Magazine | February 6, 2017, Issue

Hollywood on Hollywood

Emma Stone and Ryan Gosling in La La Land (Lionsgate)

When it comes to recent Best Picture handicapping, you rarely go wrong betting on movies about Hollywood itself. The movie business is an anxious industry, uncertain about its economic future, worried about its relevance in the age of prestige television, all too aware of its artistic surrender to the blockbuster machine — so when the Oscars roll around, its denizens reach eagerly for movies that address those anxieties head on.

Three of the last five Best Picture winners fit that self-referential mold. In 2011, The Artist offered straight silent-era nostalgia. The following year, Argo made the romance of the movies seem happily relevant to geopolitics and spycraft. The winner two years ago, Birdman, agonized over all the art-and-commerce concerns that everyone in movieland wants the world to think he wrestles with. And now, with La La Land as the favorite for this awards season, we’re likely to have our fourth in six years — another nostalgia trip, this time to the golden age of musicals, that’s also a celebration of all that’s gorgeous in a sun-kissed Los Angeles today.

That gorgeousness includes the unlikely beauty of L.A.’s traffic jams, one of which supplies the movie’s opening song-and-dance number, and our introduction to our leads, Sebastian (Ryan Gosling) and Mia (Emma Stone), respectively a jazz-besotted musician and a barista-by-day aspiring actress. She gives him the finger on the highway; later he gives her a brush-off at his restaurant-pianist job, where he’s just been fired for straying from the only-Christmas-music rules; later still they meet for a third time at a Hollywood Hills party and finally the chemistry (and a little sunset song-and-dance routine) does its work, and they’re on their way to love.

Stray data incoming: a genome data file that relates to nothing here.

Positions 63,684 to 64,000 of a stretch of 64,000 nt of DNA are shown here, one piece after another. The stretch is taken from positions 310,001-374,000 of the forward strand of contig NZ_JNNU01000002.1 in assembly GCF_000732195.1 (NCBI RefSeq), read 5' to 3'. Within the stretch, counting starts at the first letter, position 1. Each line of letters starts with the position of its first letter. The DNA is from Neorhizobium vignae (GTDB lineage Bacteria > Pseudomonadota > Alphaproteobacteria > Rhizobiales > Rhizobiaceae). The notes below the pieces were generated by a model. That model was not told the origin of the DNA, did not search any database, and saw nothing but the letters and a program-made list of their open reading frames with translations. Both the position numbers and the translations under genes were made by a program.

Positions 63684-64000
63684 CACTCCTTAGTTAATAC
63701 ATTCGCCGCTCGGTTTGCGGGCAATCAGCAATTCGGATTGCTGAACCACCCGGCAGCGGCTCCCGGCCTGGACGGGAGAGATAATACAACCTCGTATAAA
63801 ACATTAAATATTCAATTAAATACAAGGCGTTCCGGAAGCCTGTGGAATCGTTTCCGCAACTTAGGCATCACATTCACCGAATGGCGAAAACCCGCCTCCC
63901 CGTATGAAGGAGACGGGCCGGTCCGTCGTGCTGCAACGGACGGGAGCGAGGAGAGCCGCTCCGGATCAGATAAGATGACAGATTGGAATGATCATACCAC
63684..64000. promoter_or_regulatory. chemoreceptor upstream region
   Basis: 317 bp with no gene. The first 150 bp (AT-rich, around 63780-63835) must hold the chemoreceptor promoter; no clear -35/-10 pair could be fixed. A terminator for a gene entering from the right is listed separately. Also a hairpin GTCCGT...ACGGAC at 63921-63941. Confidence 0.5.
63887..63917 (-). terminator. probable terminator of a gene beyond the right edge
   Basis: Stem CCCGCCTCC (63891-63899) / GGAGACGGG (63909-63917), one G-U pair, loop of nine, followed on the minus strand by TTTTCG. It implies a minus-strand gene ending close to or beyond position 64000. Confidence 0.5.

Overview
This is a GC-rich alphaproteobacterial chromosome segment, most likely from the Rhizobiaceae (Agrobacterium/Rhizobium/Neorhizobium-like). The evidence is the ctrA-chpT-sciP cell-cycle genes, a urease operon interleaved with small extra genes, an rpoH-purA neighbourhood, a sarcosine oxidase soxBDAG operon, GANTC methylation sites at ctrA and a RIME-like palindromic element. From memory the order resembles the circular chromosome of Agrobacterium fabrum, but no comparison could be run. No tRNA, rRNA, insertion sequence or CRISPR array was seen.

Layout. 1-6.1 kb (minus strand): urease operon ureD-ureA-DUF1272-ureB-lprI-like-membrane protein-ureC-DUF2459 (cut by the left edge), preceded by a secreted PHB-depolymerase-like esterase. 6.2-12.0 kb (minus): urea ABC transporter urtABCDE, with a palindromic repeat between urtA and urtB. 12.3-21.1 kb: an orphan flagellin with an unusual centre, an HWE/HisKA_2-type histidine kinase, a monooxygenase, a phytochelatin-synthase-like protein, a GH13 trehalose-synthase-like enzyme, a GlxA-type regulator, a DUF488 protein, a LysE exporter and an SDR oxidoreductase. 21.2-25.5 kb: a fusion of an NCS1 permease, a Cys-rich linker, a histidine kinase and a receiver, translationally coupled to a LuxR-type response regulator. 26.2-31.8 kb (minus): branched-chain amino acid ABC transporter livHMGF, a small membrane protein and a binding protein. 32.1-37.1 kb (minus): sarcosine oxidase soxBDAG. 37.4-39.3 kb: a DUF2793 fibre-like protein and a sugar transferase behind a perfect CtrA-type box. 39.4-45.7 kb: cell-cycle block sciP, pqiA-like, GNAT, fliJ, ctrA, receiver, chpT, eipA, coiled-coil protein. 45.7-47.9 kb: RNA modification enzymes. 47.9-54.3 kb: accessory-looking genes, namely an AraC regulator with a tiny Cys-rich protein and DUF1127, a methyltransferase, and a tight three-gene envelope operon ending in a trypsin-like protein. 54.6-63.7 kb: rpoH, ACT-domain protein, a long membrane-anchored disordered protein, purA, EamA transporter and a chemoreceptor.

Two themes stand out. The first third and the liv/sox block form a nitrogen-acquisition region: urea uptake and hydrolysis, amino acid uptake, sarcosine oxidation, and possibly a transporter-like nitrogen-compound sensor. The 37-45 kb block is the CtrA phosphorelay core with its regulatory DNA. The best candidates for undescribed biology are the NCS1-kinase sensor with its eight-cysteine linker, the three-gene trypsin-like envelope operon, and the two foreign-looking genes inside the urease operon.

It’s a very old-fashioned sort of love, and not only because they sing about it (huskily, tentatively, but charmingly enough). The movie is set in some version of the present, or the recent past — everybody’s driving Priuses — but its characters are old souls. Mia sleeps under an Ingrid Bergman poster, Sebastian is obsessed with Thelonious Monk; Mia secretly wants to be a playwright and Sebastian very openly wants to own a jazz club. In keeping with these 1950s-appropriate aspirations, they live as though the Internet and smartphones were barely there at all. The two lovers are constantly rushing around, surprising each other, appearing and disappearing in the way that people did before it was possible to text your way through life. Sebastian honks from the car whenever he picks Mia up; Mia rushes to the front of a movie theater when she arrives late for their date and peers out across the darkened seats; Sebastian comes back from a road trip and surprises Mia in their apartment; nobody ever seems to think of shooting a text to say “I’m here” or “I’ll be late.”

If they’re old-fashioned, though, they’re still ambitious, and this predictably is what comes between them. Sebastian sidelines his goals to go on the road with a jazz-rock band whose singer is played by real-life crooner John Legend. Mia writes a one-woman show in the hopes of escaping the hapless-audition rut. Then he feels like he’s selling out for her and she feels like she’s gone on a wild-goose chase for him and they end up frustrated and fighting and fracturing.

This is the boring part of the movie, the inevitable period of conflict in which the only songs are Legend singing cheesy pop. But the conflict gives way to a genuinely bravura climax, a montage of fantasy and flashback that’s the most beautiful section of a truly beautiful film — and also the place where it firmly leaves the template of the mid-century musical behind and brings in a dose of bittersweet realism instead.

The director, Damien Chazelle, is very young and extremely talented. He made 2014’s Whiplash, about musical obsession and harsh pedagogy, before he turned 30 and now has pivoted to this, an equally musical but otherwise very different film. It is, I venture, slightly better than most of the other recent Hollywood-centric Best Pictures (which probably means it will lose in an upset somehow), with the Gosling–Stone chemistry carrying the story and a stunning color palette making Los Angeles look like it did to newcomers in its golden age — like paradise on Earth.

Its only failing is unfortunately crucial to its genre: The songs themselves, while fine, are distinctly unmemorable. You’ll be impressed by what Chazelle does visually while people sing and dance, and that’s enough to make the movie a real pleasure — but a great musical should leave you humming its big numbers, or plant an earworm that stays with you for hours, and none of the tunes in La La Land is up to that standard. No doubt they would be a little catchier with pros belting them instead of the more amateurish and tentative leads. But it’s a poor tunesmith who blames his singers, and for La La Land to be a great movie, instead of just great fun, Chazelle needed songs that would have had us coming out not just smiling, but singing.

In This Issue



Books, Arts & Manners


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